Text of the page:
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Creating a Secret Callback Handler

Let's see how we can write a new Secret Callback Handler class to secure the user management and registry database connection password. In this sample, you do not need to configure a Secret Repository or keystore (cipher-text.properties) as you are not going to store the secret or encrypted values.

  1. Write a Secret Callback class. You need to implement the SecretCallbackHandler interface or extend the AbstractSecretCallbackHandler abstract class. For example,

    Code Block
    Java
    Java
    public class HardCodedSecretCallbackHandler extends AbstractSecretCallbackHandler {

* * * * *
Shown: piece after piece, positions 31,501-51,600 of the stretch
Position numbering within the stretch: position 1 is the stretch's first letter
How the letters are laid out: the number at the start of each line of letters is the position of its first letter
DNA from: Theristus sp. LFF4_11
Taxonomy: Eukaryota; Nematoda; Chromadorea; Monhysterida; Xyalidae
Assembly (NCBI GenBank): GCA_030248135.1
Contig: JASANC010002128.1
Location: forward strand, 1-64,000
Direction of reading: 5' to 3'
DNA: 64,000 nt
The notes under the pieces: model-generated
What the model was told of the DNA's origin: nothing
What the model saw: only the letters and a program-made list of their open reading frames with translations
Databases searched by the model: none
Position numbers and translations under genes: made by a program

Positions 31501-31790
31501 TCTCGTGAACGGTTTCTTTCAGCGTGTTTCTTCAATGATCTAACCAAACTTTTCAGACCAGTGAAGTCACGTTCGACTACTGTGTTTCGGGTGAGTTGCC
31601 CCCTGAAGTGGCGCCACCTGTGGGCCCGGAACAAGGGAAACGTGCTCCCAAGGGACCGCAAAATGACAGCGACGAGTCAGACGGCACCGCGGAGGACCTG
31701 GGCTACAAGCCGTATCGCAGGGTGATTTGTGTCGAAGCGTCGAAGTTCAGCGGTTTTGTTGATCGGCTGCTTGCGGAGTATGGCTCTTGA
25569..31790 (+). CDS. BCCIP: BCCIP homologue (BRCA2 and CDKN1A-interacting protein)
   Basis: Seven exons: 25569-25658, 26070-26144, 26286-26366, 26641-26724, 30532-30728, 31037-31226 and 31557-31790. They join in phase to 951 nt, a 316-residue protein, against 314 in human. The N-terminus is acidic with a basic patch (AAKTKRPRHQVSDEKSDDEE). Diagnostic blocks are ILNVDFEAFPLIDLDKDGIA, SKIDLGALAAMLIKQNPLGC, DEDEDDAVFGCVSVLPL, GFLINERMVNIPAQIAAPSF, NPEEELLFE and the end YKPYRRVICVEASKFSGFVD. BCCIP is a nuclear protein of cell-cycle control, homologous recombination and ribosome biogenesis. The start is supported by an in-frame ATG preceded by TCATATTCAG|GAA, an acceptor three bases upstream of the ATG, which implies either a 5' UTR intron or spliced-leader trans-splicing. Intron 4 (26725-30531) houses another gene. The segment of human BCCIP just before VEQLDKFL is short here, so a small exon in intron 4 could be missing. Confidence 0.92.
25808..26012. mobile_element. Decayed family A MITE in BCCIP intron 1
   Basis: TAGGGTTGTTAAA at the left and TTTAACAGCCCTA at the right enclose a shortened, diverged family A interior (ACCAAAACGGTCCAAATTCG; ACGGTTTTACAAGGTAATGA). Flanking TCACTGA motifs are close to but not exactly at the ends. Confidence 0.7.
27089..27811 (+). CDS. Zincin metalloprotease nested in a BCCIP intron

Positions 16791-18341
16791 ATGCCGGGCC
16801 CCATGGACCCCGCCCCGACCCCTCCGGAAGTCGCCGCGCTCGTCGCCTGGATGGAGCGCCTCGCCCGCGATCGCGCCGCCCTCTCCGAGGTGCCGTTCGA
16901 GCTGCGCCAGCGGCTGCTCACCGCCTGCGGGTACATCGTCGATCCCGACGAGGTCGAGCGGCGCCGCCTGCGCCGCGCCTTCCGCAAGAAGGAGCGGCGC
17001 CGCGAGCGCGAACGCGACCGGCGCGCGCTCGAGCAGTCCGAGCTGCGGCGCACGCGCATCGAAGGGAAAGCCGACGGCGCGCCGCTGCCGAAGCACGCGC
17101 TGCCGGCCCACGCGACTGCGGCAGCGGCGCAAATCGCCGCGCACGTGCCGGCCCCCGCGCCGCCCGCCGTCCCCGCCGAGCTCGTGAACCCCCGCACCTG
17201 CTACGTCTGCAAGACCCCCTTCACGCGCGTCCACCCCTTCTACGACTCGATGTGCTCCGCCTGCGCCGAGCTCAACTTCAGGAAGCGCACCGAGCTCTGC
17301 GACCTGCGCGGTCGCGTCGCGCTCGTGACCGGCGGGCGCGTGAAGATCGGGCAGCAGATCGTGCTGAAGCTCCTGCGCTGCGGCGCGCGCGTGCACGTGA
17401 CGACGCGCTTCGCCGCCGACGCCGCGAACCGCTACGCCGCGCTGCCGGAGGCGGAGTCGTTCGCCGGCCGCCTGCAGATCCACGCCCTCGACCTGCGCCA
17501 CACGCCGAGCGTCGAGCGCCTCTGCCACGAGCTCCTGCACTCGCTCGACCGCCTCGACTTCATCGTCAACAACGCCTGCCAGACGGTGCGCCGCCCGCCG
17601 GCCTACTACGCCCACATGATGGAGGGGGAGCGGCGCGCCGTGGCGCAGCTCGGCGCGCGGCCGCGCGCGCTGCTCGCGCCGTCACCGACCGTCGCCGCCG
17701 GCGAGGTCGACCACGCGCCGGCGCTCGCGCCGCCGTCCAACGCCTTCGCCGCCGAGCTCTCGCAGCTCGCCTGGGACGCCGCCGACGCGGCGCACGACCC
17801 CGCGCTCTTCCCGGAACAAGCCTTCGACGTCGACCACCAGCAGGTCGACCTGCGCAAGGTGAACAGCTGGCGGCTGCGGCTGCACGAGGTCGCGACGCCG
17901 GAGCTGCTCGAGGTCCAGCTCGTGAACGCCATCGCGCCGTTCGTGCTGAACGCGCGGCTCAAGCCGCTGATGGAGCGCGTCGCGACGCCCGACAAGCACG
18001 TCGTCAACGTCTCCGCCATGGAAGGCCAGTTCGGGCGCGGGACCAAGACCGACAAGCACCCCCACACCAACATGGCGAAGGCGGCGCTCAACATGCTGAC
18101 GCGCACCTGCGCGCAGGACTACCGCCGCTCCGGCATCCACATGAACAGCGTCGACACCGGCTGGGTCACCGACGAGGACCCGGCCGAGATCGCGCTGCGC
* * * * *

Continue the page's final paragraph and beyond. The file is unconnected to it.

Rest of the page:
protected void handleSingleSecretCallback(SingleSecretCallback singleSecretCallback) {
                singleSecretCallback.setSecret("password");
         }
    }
  2. We can set multiple password-based as follows:

    Code Block
    public class HardCodedSecretCallbackHandler extends AbstractSecretCallbackHandler {
        protected void handleSingleSecretCallback(SingleSecretCallback singleSecretCallback) {
             if("foo".equals(singleSecretCallback.getId())){
                singleSecretCallback.setSecret("foo_password");
             } else if("bar".equals(singleSecretCallback.getId())){
                singleSecretCallback.setSecret("bar_password");
               }
       }
    }
  3. Create a JAR or an OSGI bundle and copy the JAR file to the <PRODUCT_HOME>/repository/component/lib/ directory or the OSGI bundle to the <PRODUCT_HOME>/repository/component/dropins/ directory
  4. Configure the master-datasources.xml file with an alias name and your Secret Callback handler class name. For example,